Jan 11, 2019

Townsville program equips students for new technology

Townsville program equips students for new technology

A new high school program to help equip future tradespeople and technicians to work with emerging technologies is kicking off in Townsville this month.

Thirty-six Year 11 students are joining Queensland’s first P-TECH (Pathways in Technology) pilot program, being offered through Tec-NQ.

It is one of four new P-TECH partnerships commencing across Australia in 2019, in addition to 10 already operating, according to the Skilling Australia Foundation.

Tec-NQ strategic projects manager Jennifer Trybula said the program was very focussed on offering students professional pathways after graduation in fields centred on science, technology, engineering and mathematics (STEM).

“The intent of the STEM-based qualification is to equip technicians with a transferable skill set that enables the identification, integration, operation, maintenance and repair of new and emerging technology in an industrial setting,” she said. 


Tec-NQ strategic projects manager Jennifer Trybula.

“Our industry partners in the development of this pathway represent precision agriculture (Growcom), food and beverage processing (Wilmar Sugar), mining equipment, technology and services (Modern Project Solutions), biomedical engineering (Biomedical Technology Services) and renewable energy (Energy Queensland).”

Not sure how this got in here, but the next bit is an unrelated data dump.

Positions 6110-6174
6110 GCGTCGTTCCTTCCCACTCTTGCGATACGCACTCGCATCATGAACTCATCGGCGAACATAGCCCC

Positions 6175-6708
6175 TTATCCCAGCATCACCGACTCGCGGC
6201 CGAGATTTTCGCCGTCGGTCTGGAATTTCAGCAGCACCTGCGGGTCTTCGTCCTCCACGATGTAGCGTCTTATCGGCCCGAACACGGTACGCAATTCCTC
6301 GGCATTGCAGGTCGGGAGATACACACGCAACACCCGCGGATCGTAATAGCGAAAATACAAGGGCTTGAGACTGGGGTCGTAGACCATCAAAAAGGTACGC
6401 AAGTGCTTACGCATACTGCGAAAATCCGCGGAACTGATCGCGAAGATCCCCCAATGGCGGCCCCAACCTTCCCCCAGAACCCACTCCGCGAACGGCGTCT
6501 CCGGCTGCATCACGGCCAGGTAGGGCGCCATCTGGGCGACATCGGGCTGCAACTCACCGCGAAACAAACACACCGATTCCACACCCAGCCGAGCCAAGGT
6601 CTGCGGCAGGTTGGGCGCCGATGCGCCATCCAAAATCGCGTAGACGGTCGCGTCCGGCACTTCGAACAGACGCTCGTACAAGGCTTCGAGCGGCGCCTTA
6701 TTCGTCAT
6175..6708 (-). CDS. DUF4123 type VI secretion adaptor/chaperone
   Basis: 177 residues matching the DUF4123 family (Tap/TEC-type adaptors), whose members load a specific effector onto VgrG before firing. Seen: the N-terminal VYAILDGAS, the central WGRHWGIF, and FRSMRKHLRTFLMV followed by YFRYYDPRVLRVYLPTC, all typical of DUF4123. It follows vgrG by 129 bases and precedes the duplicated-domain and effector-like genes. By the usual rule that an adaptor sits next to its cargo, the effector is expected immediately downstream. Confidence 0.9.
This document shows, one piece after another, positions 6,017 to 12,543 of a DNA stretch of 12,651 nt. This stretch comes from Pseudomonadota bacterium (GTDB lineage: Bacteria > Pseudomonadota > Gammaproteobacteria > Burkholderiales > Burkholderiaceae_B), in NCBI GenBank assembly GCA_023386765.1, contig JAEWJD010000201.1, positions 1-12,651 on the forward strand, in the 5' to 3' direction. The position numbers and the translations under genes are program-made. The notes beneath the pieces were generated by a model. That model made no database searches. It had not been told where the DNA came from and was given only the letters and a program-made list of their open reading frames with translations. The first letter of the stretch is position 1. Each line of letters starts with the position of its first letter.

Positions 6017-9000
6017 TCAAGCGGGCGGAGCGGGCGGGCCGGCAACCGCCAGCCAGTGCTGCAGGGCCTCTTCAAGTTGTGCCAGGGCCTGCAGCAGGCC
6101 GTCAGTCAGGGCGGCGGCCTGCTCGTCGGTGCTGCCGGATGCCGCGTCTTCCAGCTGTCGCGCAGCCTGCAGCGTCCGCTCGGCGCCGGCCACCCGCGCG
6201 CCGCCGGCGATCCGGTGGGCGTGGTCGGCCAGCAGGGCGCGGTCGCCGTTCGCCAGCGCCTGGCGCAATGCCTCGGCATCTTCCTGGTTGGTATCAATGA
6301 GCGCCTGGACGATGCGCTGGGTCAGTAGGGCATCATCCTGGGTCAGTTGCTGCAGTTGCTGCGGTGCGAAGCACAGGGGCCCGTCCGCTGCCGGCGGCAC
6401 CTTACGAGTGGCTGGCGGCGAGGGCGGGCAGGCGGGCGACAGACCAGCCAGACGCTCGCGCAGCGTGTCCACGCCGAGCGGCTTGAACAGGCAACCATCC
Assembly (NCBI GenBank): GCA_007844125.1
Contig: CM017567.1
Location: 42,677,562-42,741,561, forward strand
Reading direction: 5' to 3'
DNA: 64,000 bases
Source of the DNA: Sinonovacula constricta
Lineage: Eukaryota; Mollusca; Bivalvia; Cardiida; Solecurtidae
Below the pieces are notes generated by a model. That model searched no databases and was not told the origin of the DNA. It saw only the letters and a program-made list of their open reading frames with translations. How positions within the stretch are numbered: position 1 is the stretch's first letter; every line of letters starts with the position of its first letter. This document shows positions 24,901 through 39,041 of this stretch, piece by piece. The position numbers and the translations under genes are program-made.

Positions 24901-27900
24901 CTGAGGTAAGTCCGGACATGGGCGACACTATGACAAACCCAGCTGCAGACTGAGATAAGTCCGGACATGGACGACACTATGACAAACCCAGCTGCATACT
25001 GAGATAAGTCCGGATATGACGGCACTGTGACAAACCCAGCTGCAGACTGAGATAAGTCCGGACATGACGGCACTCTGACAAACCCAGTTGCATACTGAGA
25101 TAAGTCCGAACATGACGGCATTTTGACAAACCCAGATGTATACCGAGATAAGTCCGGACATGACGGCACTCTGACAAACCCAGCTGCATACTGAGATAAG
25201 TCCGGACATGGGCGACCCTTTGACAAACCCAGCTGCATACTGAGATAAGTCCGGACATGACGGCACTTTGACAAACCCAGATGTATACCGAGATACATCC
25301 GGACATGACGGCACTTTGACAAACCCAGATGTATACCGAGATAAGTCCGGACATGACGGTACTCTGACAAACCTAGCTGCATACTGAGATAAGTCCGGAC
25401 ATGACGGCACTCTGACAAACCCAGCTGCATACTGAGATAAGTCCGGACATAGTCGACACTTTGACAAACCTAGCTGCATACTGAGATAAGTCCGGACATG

Modern Project Solutions managing director Adrian Part said his business had a strong focus on training and became involved with P-TECH after a discussion with Ms Trybula at an Industry 4.0 event late last year.

Its role would include reviewing the curriculum, hosting apprentices and providing training and demonstrations at the Tec-NQ Townsville campus, he said.

Mr Part said one of the greatest challenges for the mining services sector was identifying the new skills that workers would require as the sector progressed rapidly in areas including automation and data exchange.

They may find themselves diagnosing faults in machinery remotely, using sensors and online tools, for example.

“As technicians or developing tradespeople they are going to need to have a concept of machinery not just as isolated units,” he said.

“We have to create more problem-solving skills and allow them to adapt to this new world emerging where everything is connected.”

Ms Trybula said Tec-NQ had worked to build a qualification structure that was about 50 per cent industrial IT, 25 per cent engineering fundamentals and 25 per cent electrical principles.

“James Cook University is working with us to create a vocational pathway to university through the program with the aim of transitioning students completing the school-based programs to a diploma/associate degree, tertiary/paraprofessional pathway,” she said.

“The career pathway also includes apprenticeships in engineering or electrical.”

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